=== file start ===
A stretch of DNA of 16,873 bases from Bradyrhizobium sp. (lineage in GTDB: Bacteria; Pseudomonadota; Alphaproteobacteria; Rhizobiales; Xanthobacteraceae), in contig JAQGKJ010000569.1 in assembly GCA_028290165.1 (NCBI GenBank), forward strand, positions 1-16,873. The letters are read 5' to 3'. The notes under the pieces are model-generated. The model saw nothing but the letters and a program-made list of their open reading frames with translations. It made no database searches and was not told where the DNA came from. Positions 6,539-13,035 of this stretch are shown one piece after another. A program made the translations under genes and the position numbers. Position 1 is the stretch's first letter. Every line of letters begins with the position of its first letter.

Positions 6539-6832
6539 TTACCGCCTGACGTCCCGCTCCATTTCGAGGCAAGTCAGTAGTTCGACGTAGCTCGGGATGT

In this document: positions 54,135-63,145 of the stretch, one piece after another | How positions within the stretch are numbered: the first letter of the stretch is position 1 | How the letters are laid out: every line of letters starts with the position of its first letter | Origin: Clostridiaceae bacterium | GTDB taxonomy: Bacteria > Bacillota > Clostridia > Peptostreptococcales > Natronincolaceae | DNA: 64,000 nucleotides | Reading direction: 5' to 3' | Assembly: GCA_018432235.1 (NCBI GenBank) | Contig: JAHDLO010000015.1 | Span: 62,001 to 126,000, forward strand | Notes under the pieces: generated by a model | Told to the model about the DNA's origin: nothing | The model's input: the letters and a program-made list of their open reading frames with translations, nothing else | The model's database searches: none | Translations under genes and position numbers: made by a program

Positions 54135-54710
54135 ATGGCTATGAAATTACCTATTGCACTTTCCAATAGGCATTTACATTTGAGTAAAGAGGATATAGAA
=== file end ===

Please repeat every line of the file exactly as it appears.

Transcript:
A stretch of DNA of 16,873 bases from Bradyrhizobium sp. (lineage in GTDB: Bacteria; Pseudomonadota; Alphaproteobacteria; Rhizobiales; Xanthobacteraceae), in contig JAQGKJ010000569.1 in assembly GCA_028290165.1 (NCBI GenBank), forward strand, positions 1-16,873. The letters are read 5' to 3'. The notes under the pieces are model-generated. The model saw nothing but the letters and a program-made list of their open reading frames with translations. It made no database searches and was not told where the DNA came from. Positions 6,539-13,035 of this stretch are shown one piece after another. A program made the translations under genes and the position numbers. Position 1 is the stretch's first letter. Every line of letters begins with the position of its first letter.

Positions 6539-6832
6539 TTACCGCCTGACGTCCCGCTCCATTTCGAGGCAAGTCAGTAGTTCGACGTAGCTCGGGATGT

In this document: positions 54,135-63,145 of the stretch, one piece after another | How positions within the stretch are numbered: the first letter of the stretch is position 1 | How the letters are laid out: every line of letters starts with the position of its first letter | Origin: Clostridiaceae bacterium | GTDB taxonomy: Bacteria > Bacillota > Clostridia > Peptostreptococcales > Natronincolaceae | DNA: 64,000 nucleotides | Reading direction: 5' to 3' | Assembly: GCA_018432235.1 (NCBI GenBank) | Contig: JAHDLO010000015.1 | Span: 62,001 to 126,000, forward strand | Notes under the pieces: generated by a model | Told to the model about the DNA's origin: nothing | The model's input: the letters and a program-made list of their open reading frames with translations, nothing else | The model's database searches: none | Translations under genes and position numbers: made by a program

Positions 54135-54710
54135 ATGGCTATGAAATTACCTATTGCACTTTCCAATAGGCATTTACATTTGAGTAAAGAGGATATAGAA